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Study finds strongest evidence to date of brain's ability to compensate for age-related cognitive decline

MedicalXpress Breaking News-and-Events Feb 08, 2024

Scientists have found the strongest evidence yet that our brains can compensate for age-related deterioration by recruiting other areas to help with brain function and maintain cognitive performance.

As we age, our brain gradually atrophies, losing nerve cells and connections, and this can lead to a decline in brain function. It's not fully understood why some people appear to maintain better brain function than others and how we can protect ourselves from cognitive decline.

A widely accepted notion is that some people's brains are able to compensate for the deterioration in brain tissue by recruiting other areas of the brain to help perform tasks. While brain imaging studies have shown that the brain does recruit other areas, until now, it has not been clear whether this makes any difference to performance on a task or whether it provides any additional information about how to perform that task.

In a study published in the journal eLife, a team led by scientists at the University of Cambridge in collaboration with the University of Sussex has shown that when the brain recruits other areas, it improves performance, specifically in the brains of older people.

Study lead Dr. Kamen Tsvetanov, an Alzheimer's Society Dementia Research Leader Fellow in the Department of Clinical Neurosciences, University of Cambridge, said, "Our ability to solve abstract problems is a sign of so-called 'fluid intelligence', but as we get older, this ability begins to show significant decline. Some people manage to maintain this ability better than others."

"We wanted to ask why that was the case—are they able to recruit other areas of the brain to overcome changes in the brain that would otherwise be detrimental?"

Brain imaging studies have shown that fluid intelligence tasks engage the 'multiple demand network' (MDN), a brain network involving regions both at the front and rear of the brain, but its activity decreases with age. To see whether the brain compensated for this decrease in activity, the Cambridge team looked at imaging data from 223 adults between 19 and 87 years of age who had been recruited by the Cambridge Center for Aging & Neuroscience (Cam-CAN).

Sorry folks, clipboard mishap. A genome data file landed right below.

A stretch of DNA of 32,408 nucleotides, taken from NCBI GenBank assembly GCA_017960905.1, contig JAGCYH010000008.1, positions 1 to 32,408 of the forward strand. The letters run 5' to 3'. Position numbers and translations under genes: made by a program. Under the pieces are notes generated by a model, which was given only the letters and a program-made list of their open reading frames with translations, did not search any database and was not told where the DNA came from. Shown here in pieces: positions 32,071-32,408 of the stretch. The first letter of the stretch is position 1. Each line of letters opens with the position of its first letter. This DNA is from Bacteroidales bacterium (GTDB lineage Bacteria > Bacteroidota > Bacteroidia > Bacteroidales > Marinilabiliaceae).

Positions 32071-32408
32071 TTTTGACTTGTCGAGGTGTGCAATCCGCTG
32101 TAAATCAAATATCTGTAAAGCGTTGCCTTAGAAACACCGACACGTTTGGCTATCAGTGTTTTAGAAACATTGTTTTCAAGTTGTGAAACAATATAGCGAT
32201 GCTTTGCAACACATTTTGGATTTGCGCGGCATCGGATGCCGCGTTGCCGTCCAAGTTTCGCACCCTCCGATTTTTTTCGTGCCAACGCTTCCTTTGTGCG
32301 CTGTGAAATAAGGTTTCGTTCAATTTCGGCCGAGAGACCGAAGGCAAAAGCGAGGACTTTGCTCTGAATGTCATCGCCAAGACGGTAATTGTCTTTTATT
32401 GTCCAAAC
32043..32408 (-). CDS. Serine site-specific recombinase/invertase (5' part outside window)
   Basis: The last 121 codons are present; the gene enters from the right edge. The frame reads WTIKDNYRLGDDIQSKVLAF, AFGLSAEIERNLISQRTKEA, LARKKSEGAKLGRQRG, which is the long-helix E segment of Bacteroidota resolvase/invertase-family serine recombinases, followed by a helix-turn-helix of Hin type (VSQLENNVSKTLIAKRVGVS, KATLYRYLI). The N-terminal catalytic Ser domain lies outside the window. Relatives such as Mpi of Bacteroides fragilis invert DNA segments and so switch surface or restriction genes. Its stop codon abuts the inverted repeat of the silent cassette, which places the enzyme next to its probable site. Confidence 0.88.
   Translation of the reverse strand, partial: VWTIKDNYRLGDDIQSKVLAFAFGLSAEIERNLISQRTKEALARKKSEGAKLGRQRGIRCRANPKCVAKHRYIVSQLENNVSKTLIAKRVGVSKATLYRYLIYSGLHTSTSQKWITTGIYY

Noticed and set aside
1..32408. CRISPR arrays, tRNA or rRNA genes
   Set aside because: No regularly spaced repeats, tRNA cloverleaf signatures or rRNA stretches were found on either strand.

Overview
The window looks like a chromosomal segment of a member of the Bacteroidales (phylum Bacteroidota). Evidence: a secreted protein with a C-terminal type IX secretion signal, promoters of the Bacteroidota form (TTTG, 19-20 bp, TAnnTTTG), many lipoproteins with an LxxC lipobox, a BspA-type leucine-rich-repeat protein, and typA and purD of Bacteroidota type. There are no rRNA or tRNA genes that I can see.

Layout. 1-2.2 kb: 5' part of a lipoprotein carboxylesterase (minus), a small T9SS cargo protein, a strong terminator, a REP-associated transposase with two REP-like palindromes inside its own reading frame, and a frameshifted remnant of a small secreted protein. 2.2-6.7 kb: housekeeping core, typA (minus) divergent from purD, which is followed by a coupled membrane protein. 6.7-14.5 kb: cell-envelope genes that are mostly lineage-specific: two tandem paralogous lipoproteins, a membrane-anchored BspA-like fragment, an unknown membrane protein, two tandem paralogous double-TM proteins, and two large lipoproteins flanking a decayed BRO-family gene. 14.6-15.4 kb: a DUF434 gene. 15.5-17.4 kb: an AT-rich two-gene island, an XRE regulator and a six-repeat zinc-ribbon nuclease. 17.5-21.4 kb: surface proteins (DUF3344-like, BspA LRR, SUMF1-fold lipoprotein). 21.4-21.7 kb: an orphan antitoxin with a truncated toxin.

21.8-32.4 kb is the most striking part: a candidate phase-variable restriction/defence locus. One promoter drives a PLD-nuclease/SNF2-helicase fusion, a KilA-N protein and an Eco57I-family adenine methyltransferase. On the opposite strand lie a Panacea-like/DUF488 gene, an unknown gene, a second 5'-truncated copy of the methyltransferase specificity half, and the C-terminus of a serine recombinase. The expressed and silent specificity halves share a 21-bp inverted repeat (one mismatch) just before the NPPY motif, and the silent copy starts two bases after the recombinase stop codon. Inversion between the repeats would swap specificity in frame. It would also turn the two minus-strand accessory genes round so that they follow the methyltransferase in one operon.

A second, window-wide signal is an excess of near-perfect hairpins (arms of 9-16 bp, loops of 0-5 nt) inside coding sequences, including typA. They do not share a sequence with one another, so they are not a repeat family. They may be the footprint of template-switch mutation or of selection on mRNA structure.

The volunteers were asked to identify the odd one out in a series of puzzles of varying difficulty while lying in a functional magnetic resonance imaging (fMRI) scanner so that the researchers could look at patterns of brain activity by measuring changes in blood flow.

As anticipated, in general, the ability to solve the problems decreased with age. The MDN was particularly active, as were regions of the brain involved in processing visual information.

When the team analyzed the images further using machine learning, they found two areas of the brain that showed greater activity in the brains of older people and also correlated with better performance on the task. These areas were the cuneus at the rear of the brain and a region in the frontal cortex.

But of the two, only activity in the cuneus region was related to the performance of the task more strongly in the older than younger volunteers and contained extra information about the task beyond the MDN.

Although it is not clear exactly why the cuneus should be recruited for this task, the researchers point out that this brain region is usually good at helping us stay focused on what we see. Older adults often have a harder time briefly remembering information that they have just seen, like the complex puzzle pieces used in the task. The increased activity in the cuneus might reflect a change in how often older adults look at these pieces as a strategy to make up for their poorer visual memory.

Dr. Ethan Knights from the Medical Research Council Cognition and Brain Sciences Unit at Cambridge said, "Now that we've seen this compensation happening, we can start to ask questions about why it happens for some older people, but not others, and in some tasks, but not others. Is there something special about these people—their education or lifestyle, for example—and if so, is there a way we can intervene to help others see similar benefits?"

Dr. Alexa Morcom from the University of Sussex's School of Psychology and Sussex Neuroscience research center said, "This new finding also hints that compensation in later life does not rely on the multiple demand network as previously assumed, but recruits areas whose function is preserved in aging."

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